Doug Beattie confirms UUP leadership bid

Doug Beattie Confirms Uup Leadership Bid
Doug Beattie says he wants to present 'modern, progressive' pro-union politics. Photo: PA Wire/PA Images
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By Jonathan McCambridge and Rebecca Black, PA

Former British army captain Doug Beattie has confirmed he will stand to become the next leader of the Ulster Unionist Party.

By Monday evening the Upper Bann MLA was the only contender in the running to replace outgoing leader Steve Aiken.

He has been widely linked to the job since Mr Aiken announced his intention to resign on Saturday.

Mr Beattie paid tribute to Mr Aiken for his courage in taking the “not easy” decision to step down.

“I am grateful for his leadership and his friendship and I am glad that he will remain both an MLA and active member of the Ulster Unionist Party,” he added in a statement which also confirmed he will run to replace Mr Aiken.

The military veteran said he recognises the party and Northern Ireland face real challenges now and in the future.


He added he wants to present “modern, progressive” pro-union politics.

“It is not enough to sit back in defence of the union, it is time to reach out to promote the union and all its benefits,” he said.

“In doing so we can make Northern Ireland a place where people want to live regardless of identity, religion, sexual orientation or ethnicity.

Steve Aiken (left) and Doug Beattie (right) during Mr Aiken’s first media appearance after resigning as leader of the UUP. Photo: Liam McBurney/PA

“I want to build a union of people where everyone feels comfortable being who they want to be with a sense of belonging and a sense of purpose.

“I want to represent a pro-union politics that offers a modern, progressive vision for the future of the UK.

“I want to build a Northern Ireland where everyone is able to enjoy a true peace and its benefits, not just the absence of violence.”

Mr Aiken’s resignation, 10 days after DUP leader Arlene Foster was forced to quit following an internal party move against her, has thrown political unionism into further turmoil.

The announcement was prompted by mounting discontent within the party over his stewardship.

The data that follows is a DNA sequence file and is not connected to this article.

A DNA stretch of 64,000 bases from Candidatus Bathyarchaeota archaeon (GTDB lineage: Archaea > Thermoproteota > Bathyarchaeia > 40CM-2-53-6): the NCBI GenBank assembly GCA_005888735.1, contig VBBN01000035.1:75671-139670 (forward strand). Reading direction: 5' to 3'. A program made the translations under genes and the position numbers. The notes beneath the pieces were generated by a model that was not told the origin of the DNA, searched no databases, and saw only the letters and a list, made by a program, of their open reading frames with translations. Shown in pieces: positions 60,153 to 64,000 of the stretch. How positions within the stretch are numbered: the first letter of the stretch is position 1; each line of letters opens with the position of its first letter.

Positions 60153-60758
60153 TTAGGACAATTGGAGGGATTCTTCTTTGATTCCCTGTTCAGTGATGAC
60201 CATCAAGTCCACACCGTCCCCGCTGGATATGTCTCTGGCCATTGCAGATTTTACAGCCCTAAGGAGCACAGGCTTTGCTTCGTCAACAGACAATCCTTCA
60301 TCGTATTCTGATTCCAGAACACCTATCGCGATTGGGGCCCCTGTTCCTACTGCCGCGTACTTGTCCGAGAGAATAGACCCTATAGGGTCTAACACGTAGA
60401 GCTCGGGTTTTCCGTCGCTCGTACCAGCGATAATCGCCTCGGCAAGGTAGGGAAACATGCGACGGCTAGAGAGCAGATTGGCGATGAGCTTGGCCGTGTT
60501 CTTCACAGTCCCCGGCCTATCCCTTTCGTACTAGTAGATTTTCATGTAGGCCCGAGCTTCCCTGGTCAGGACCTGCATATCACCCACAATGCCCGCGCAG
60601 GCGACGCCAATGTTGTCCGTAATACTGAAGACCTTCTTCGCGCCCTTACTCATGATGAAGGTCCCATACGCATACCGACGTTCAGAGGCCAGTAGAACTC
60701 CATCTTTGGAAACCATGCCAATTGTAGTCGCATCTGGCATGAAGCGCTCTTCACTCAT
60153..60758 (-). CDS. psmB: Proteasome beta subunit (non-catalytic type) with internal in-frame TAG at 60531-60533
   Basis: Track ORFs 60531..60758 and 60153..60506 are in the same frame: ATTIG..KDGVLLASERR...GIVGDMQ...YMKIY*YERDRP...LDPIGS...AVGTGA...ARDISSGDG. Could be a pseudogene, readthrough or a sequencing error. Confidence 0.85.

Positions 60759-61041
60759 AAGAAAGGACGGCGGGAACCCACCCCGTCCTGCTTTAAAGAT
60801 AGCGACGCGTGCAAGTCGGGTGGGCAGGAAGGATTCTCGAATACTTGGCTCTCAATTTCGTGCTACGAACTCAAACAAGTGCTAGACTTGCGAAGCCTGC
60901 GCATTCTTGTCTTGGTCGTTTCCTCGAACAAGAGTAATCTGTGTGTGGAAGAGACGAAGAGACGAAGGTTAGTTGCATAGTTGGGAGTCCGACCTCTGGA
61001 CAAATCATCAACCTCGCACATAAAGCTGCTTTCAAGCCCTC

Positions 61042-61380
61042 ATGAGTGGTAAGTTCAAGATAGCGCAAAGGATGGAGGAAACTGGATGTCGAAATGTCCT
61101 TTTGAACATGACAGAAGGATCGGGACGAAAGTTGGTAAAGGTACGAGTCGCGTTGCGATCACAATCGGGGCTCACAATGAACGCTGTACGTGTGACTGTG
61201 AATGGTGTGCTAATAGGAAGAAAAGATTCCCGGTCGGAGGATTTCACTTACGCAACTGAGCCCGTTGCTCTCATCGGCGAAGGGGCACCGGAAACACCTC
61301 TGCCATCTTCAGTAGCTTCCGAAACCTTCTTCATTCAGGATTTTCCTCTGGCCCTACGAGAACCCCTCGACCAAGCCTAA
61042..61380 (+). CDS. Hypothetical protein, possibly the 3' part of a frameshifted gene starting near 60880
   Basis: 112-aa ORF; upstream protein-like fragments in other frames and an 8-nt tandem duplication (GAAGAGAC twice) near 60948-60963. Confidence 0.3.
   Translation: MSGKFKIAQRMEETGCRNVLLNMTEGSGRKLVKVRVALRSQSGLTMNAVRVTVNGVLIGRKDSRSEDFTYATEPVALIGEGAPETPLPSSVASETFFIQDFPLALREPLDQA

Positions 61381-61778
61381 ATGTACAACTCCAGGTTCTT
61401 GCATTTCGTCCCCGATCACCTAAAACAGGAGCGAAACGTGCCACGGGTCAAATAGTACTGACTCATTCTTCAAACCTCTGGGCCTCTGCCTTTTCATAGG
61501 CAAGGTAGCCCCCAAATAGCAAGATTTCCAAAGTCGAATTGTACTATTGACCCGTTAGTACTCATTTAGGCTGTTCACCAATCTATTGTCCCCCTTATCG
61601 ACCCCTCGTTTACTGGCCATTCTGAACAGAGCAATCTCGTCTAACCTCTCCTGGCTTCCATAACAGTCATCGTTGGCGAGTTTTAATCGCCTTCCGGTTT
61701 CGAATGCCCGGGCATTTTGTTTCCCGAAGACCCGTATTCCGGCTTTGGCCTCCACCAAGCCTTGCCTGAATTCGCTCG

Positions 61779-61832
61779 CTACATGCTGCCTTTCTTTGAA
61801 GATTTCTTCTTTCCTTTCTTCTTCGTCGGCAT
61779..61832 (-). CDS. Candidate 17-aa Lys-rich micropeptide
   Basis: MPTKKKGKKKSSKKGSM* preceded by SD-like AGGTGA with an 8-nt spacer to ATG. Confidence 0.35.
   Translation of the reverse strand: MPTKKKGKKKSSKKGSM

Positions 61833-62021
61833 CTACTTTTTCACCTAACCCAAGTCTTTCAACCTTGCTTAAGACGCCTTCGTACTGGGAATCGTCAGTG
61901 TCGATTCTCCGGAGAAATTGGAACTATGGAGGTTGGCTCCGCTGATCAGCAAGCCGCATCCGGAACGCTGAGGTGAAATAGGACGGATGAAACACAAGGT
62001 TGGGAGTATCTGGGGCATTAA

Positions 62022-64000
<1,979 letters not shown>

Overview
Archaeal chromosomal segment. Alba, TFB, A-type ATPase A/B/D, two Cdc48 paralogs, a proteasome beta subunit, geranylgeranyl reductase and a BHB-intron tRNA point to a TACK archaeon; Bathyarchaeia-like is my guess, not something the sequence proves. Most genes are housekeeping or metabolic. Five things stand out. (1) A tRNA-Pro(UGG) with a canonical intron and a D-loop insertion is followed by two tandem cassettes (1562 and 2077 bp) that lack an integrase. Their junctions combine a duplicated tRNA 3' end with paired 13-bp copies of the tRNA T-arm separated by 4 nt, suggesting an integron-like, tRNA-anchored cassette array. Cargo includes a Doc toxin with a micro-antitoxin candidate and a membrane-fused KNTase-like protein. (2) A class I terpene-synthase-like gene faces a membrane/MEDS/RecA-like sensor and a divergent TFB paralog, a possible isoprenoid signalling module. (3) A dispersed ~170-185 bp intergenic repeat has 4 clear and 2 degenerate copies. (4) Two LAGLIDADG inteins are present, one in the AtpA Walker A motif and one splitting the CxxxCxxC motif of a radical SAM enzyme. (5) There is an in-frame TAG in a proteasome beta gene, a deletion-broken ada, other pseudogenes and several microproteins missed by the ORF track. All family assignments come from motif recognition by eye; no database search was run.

Mr Beattie and former firefighter Robbie Butler, another MLA who has been linked with a bid to be party leader, stood with Mr Aiken as he spoke to the media in Stormont on Monday morning.


But Mr Butler refused to be drawn on his intentions, instead paying tribute to Mr Aiken.

Robbie Butler. Photo: Liam McBurney/PA

Delivering his resignation statement, South Antrim MLA Mr Aiken, a former submarine commander, said he was “aware of my limitations”.

He said: “I have taken this difficult decision because, more than ever, unionism and those in Northern Ireland who believe in the union need a clear political voice.”

He said that the UUP had delivered for the people of Northern Ireland, but added: “I am, however, self-aware enough to realise that our party, despite our strengths, is not breaking through – I am also very aware of my limitations, and despite successes over the past 19 months I realise that a change in leadership is needed.”

Mr Aiken has said he will stay in position until a successor is found.

He said there is a place for a “strong, progressive and inclusive” unionist party in Northern Ireland.

He added: “That party is the Ulster Unionist Party. Our party has delivered for the people of Northern Ireland for many years and, in the centenary of Northern Ireland, continues to do what is right – not just for unionists, but for everyone.

“If anyone doubts our credo of country over party look at how we took the health portfolio when all others avoided it – and I think we are all glad of not just our excellent health professionals, but also for the inspired leadership of Robin Swann.

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“Having been in many command positions before, I know and recognise the critical point when a change is needed, for the greater good and for a reinvigoration of the fight, and that time is now.”

Ulster Unionist chairman Danny Kennedy said the change in leadership in the party would not be carried out in the same way as the DUP.

He said: “Not for us the nastiness of leadership changes carried out in dark corners like the DUP removing Arlene Foster, who frankly was deserving of better.”

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